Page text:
Newt Gingrich vs. Sarah Palin in an Early 2012 Skirmish

What's the real reason the Alaska governor got snubbed by D.C. Republicans?

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By Robert Schlesinger, Thomas Jefferson Street blog

You might not have even known she was back on, but Sarah Palin is now off again with tonight's big Republican fundraising dinner, according to Politico 's Jonathan Martin. Politico is playing this with a big "Palin versus GOP" headline on its site, but I wonder if it isn't really Palin vs. Gingrich—a first skirmish of two 2012 contenders.

For those who haven't been keeping score at home, Palin was initially invited many weeks ago to address the House and Senate Republicans' annual fundraising dinner here in D.C. There was an apparent miscommunication between the two camps over whether she had accepted, resulting in fed-up beltway Republicans asking former House Speaker Newt Gingrich to keynote the confab. Gingrich of course is suddenly ubiquitous, one of those trying to fill the Republican leadership void, presumably with an eye toward 2012.

Here's the latest, from Politico:

After being invited — for a second time — to speak to the annual joint fundraiser for the National Republican Congressional Committee and the National Republican Senatorial Committee, Palin was told abruptly Saturday night that she would not be allowed to address the thousands of Republicans there after all.


The reason given for the snub, said a Palin aide, was that NRCC Chairman Pete Sessions was concerned about not wanting to upstage former House Speaker Newt Gingrich, the fundraising gala's keynote speaker.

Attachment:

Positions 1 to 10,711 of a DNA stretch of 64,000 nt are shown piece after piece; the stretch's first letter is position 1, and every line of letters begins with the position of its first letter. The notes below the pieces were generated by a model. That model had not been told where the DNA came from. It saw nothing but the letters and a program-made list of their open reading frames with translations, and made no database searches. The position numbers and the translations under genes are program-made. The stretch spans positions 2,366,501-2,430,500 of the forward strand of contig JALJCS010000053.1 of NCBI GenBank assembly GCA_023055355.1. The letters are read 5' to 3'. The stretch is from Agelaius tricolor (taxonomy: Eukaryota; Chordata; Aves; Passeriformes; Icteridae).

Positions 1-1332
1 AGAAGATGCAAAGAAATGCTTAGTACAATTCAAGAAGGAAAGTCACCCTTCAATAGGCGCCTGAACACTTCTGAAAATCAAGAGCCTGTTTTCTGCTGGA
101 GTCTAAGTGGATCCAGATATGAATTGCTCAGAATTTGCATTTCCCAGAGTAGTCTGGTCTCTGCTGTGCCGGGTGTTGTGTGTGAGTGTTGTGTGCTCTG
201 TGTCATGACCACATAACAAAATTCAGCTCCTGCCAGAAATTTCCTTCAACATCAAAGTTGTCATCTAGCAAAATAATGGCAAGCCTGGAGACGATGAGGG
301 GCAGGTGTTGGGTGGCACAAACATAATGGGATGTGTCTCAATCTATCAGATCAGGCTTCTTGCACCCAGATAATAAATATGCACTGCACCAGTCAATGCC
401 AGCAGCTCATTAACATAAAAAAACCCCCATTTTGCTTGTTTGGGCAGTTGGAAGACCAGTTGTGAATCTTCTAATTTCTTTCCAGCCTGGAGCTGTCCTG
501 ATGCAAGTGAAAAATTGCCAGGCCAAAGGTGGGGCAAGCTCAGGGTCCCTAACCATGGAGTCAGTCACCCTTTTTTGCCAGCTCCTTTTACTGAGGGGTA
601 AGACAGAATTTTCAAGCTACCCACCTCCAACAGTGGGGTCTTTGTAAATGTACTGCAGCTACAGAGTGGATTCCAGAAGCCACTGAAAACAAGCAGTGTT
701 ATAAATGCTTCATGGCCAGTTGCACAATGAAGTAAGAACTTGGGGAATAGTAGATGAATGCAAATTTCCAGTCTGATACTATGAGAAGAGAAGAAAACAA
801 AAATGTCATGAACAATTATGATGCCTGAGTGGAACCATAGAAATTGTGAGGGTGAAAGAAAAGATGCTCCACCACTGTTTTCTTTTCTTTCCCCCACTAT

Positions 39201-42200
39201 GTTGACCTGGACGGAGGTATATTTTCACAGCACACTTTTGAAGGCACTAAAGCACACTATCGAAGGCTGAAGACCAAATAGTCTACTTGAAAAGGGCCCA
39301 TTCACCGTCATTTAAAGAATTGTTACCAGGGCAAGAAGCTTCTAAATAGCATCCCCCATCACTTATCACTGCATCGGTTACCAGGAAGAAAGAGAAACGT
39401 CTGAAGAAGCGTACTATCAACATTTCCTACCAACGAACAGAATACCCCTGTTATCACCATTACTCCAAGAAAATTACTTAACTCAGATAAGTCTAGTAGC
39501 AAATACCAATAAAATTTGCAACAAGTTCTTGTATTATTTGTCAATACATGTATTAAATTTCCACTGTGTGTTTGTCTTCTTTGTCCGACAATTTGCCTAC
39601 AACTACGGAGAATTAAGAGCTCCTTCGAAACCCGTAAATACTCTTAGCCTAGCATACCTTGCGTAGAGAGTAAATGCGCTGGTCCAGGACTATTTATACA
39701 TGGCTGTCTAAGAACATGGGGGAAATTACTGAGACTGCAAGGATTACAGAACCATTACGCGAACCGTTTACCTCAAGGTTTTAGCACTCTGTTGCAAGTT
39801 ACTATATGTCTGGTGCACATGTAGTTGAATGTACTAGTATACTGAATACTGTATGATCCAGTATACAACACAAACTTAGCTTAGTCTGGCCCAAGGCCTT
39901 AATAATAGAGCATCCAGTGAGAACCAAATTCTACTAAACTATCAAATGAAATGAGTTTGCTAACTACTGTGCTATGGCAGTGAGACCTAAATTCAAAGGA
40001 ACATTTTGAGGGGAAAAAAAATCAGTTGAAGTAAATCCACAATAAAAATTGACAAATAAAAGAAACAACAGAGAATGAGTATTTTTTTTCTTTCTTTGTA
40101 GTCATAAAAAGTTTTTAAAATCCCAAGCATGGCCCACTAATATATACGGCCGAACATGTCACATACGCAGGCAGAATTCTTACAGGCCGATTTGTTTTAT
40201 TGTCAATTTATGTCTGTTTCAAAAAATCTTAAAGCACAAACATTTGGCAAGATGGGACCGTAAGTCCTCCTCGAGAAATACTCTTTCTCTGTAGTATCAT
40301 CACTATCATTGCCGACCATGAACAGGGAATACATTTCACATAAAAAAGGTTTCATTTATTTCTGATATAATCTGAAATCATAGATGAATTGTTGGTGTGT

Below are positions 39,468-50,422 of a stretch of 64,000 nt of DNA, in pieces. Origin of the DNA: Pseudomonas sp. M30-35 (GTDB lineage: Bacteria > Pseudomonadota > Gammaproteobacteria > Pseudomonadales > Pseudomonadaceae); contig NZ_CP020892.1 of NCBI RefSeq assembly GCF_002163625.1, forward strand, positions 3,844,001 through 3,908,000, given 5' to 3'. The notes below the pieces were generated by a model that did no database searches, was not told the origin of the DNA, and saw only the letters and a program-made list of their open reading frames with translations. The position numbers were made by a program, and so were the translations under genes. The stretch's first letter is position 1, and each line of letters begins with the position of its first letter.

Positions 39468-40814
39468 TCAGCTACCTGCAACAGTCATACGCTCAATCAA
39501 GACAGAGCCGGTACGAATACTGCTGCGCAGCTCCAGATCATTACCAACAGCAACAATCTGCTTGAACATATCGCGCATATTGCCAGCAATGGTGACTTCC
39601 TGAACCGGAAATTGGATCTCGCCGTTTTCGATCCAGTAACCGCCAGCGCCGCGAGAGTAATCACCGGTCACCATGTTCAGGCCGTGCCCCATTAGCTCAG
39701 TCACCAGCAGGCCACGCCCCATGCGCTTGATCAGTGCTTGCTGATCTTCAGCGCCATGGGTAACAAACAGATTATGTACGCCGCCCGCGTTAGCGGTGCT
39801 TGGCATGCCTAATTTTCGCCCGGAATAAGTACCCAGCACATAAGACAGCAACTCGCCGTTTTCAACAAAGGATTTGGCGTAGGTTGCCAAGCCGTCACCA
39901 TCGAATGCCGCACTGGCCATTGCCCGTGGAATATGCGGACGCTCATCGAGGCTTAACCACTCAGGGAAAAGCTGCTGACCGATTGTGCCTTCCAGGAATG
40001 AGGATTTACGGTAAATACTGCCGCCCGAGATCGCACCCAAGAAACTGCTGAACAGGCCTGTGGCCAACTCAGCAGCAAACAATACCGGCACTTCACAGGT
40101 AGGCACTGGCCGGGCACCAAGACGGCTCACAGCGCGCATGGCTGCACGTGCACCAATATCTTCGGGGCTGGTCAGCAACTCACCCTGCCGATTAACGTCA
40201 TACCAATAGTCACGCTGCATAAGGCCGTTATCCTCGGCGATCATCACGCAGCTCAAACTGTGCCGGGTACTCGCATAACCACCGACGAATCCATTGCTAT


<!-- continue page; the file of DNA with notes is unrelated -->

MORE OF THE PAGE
According to the article, the plan was to have Palin's speech be a surprise for dinner attendees. There is of course something missing here. I cannot imagine that D.C. GOP leadership decided to snub one of the party's rising stars simply either out of beltway malice or sudden, spontaneous sensitivity to Newt Gingrich's feelings. Seriously, does it make sense that they would decide to invite Palin and then someone said: We'd better walk this back, Newt might be irked. It seems more likely that they decided to invite Palin and then someone said: We'd better walk this back, Newt is pissed.

Would they snub Palin unprompted, out of the kindness of their hearts? Unlikely. Would they do it because Gingrich or his people expressed irritation that, after agreeing last-minute to appear at the dinner, he was in danger of being upstaged by a potential 2012 rival? That makes a great deal more sense.

This particular potential primary match-up is fun to contemplate: Newt may be a figure from the past, but he remains one of the most intellectually interesting members of the GOP. And while Palin has the ineffable political "it" quality, and could well be the face of the party's future, she has given no evidence of being a deep thinker.

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